Our image of Billie Holiday is that of the elegant and melancholy jazz singer known for her haunting voice and immortal classics like "Lady Sings the Blues" and "My Man." But there was another song she performed that stood out in her repertoire: "Strange Fruit," a disturbing and impressionistic elegy to lynched black men in the South. Now, for the first time, New York Times
and Vanity Fair
contributor David Margolick uncovers the extraordinary history of this important American composition that few singers dare to perform to this day. For Margolick, "'Strange Fruit' defies easy musical categorization and has slipped between the cracks of academic study. It's too artsy to be folk music, too explicitly political and polemical to be jazz. Surely no song in American history has ever been guaranteed to silence an audience or to generate such discomfort."
Margolick reconstructs that discomfort when he details that fateful night in 1939 when Holiday first performed "Strange Fruit" at New York's Cafe Society. He also writes about the song's composer, Abel Meeropol (who later adopted the sons of spies Julius and Ethel Rosenberg). For the author, "Strange Fruit" was a protest act on par with Rosa Parks's refusal to give up her seat on a segregated bus years later, and he notes the influence the song has had on poets, singers, and writers as diverse as Maya Angelou, Cassandra Wilson, and Natalie Merchant. What David Margolick proves in this small but important book is that art can indeed move people in ways nothing else can. --Eugene Holley Jr.
From Publishers Weekly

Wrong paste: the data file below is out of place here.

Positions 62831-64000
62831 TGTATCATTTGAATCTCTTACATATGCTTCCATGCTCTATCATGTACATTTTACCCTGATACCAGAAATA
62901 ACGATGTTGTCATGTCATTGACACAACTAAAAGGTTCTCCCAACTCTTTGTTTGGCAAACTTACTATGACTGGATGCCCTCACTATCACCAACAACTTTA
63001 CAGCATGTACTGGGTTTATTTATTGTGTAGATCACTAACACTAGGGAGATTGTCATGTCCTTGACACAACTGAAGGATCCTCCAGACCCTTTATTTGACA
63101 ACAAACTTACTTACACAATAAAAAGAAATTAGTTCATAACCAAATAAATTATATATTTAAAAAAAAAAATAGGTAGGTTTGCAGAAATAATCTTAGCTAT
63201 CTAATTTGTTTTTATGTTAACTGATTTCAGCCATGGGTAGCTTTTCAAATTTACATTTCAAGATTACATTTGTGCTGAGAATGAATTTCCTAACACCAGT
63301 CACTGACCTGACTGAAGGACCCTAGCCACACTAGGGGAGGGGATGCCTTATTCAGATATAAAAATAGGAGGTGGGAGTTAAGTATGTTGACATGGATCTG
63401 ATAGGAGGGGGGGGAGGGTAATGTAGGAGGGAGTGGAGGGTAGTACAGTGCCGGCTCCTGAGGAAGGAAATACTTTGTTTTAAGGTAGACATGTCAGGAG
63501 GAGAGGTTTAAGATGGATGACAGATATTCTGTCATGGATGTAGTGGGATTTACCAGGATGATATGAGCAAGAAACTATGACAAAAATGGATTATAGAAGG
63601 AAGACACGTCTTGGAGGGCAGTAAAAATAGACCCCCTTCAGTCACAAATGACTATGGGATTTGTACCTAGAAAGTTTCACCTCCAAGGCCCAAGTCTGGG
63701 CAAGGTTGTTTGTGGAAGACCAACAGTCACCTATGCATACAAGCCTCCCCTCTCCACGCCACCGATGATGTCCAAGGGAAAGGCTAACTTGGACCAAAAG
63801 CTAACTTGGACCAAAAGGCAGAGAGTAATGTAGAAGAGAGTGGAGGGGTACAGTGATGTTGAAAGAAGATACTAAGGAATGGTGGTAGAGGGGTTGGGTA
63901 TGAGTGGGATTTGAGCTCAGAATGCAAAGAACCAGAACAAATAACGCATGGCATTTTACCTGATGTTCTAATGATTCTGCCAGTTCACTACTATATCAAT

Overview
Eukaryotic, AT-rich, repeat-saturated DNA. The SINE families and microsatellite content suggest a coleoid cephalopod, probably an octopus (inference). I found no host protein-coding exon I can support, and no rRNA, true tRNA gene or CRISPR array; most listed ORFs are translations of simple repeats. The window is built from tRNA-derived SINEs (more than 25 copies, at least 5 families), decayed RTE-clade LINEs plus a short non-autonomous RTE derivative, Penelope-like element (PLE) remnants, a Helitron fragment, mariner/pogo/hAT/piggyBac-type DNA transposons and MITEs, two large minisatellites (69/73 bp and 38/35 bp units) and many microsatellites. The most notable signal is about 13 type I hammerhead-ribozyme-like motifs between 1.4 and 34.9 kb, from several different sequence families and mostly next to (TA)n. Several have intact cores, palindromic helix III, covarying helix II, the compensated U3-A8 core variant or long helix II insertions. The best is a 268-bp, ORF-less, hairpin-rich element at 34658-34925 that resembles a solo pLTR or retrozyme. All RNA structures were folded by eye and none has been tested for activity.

In 1939, at Greenwich Village's Left-wing Caf? Society, Billie Holiday gave the first public performance of a song whose lyrics tender a gory vision of a lynched black man hanging from a tree. The song, "Strange Fruit," became one of Holiday's signature pieces, eliciting strong emotions in black and white audiences alike. Now Margolick, a contributing editor at Vanity Fair, has written a history of the song that Q, a British music publication, counted among the "ten songs that actually changed the world." Following "Strange Fruit" from its birth at the hand of Jewish schoolteacher and Communist Abel Meeropol through its occasional present-day revivals by a smattering of intrepid musicians, Margolick culls the opinions of music scholars on the influential ballad's cultural and musical impact and quotes critics from Holiday's era. He consults sources including black newspapers, radio stations, record sales and jukebox data to determine who actually heard "Strange Fruit" and how different groups reacted. Most effectively, by drawing on personal recollections of Holiday, Meeropol, Caf? Society promoter Barney Josephson and people who heard Holiday sing the song either live or on vinyl--plus a brief history of Southern lynchings--Margolick re-creates the tense web of bitterness, guilt, denial and anger that surrounded Holiday's charged performances of "Strange Fruit." With thorough research and the smooth writing of a journalist, Margolick has produced a superb piece of cultural history. Photos. Author tour. (Mar.)
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